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Heswall Myths & Legends by Gavin Chappell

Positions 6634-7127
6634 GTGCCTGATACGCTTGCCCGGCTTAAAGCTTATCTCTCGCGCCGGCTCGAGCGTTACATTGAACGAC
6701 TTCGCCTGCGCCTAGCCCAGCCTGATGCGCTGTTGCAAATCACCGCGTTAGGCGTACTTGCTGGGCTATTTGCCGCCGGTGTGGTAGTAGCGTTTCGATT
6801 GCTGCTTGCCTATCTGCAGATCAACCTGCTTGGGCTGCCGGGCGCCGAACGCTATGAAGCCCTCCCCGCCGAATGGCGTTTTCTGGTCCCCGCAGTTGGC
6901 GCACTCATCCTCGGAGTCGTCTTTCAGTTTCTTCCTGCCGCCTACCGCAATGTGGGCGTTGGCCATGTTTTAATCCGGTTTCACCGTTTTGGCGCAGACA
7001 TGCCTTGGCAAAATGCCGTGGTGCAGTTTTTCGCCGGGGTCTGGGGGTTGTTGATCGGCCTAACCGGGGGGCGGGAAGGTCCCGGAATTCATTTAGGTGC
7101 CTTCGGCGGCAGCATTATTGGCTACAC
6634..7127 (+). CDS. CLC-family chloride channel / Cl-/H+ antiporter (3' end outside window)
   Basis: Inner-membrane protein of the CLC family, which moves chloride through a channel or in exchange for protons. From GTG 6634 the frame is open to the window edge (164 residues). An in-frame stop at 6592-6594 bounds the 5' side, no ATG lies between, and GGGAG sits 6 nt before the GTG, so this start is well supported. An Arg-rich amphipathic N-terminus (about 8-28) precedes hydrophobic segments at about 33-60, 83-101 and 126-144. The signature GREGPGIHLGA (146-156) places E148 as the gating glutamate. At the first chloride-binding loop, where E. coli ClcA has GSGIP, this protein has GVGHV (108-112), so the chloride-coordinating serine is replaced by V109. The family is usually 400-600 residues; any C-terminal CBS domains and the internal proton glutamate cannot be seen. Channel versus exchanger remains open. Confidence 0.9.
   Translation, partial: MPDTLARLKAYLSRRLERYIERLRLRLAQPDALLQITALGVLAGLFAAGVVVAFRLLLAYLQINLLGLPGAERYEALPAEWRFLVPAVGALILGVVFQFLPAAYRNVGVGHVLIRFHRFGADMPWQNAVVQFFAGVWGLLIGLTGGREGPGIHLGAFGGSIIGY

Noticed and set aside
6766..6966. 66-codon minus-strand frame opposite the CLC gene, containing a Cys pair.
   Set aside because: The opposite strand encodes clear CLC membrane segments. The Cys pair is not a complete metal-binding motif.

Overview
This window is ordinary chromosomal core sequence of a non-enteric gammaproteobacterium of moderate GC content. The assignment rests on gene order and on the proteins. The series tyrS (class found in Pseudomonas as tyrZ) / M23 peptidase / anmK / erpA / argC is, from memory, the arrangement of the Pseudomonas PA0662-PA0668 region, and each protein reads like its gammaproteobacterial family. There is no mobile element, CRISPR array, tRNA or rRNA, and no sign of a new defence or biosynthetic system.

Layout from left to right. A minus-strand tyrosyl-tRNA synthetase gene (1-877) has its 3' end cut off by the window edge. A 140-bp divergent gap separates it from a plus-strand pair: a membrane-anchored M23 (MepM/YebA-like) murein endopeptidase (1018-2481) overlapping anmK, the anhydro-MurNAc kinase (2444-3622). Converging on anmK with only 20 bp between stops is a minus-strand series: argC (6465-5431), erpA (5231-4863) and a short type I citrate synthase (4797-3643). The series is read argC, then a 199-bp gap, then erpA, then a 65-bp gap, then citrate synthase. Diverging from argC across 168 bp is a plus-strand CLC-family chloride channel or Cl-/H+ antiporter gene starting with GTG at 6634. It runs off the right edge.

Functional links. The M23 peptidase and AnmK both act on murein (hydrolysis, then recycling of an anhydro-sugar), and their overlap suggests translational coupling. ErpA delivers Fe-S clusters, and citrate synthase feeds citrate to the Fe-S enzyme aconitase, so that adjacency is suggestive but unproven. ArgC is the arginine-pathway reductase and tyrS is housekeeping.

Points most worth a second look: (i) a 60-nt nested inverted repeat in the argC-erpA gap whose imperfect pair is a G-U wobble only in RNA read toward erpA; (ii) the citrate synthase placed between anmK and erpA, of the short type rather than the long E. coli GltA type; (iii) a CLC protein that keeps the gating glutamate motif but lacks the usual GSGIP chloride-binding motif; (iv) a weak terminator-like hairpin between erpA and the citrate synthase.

Heswall’s Buggens If local tradition is to be believed, ghosts were a common sight in many parts of Heswall, and these legends were either exploited or even concocted by smugglers to cover their unlawful operations. When there was to be a landing of contraband on Heswall Shore, it was said that “the ghost walks tonight,” the idea being that those who were not in the know would be frightened off. Other supposedly haunted areas included Barnston Common, (now Whitfield Common and its vicinity), where a headless dog was supposed to roam; the Beacons, which was haunted by a large black hound; the Dales, which was home to a green ghost; Cottage Lane and Well Lane, where the Devil drove his black hearse at night; and the Bloody Gutter on Heswall Shore, where the ghosts of two mariners, who had fought each other to the death over smuggled goods, haunted a path leading to the shore from Broad Lane where the Dungeon Brook reaches the beach. There are also traditions of smugglers’ ghosts in the gullies that run up the side of Thurstaston Common. Whitfield Common, the Beacons and the Dales remain wild, largely unspoilt areas in a sea of later development. In the eighteenth and early nineteenth century they were only part of the five hundred or more acres of heath that was Heswall Common, perfect country for smugglers to congregate and to store their goods before transporting them on to the purchaser. These were superstitious times. The stories of ghosts were no doubt told and retold in the inns and alehouses of the area, expanded and elaborated upon until the more fearful villager would never dare go near these locations after dark: even if anyone happened to pass that way when smugglers were abroad, sightings could easily be explained away as ghosts.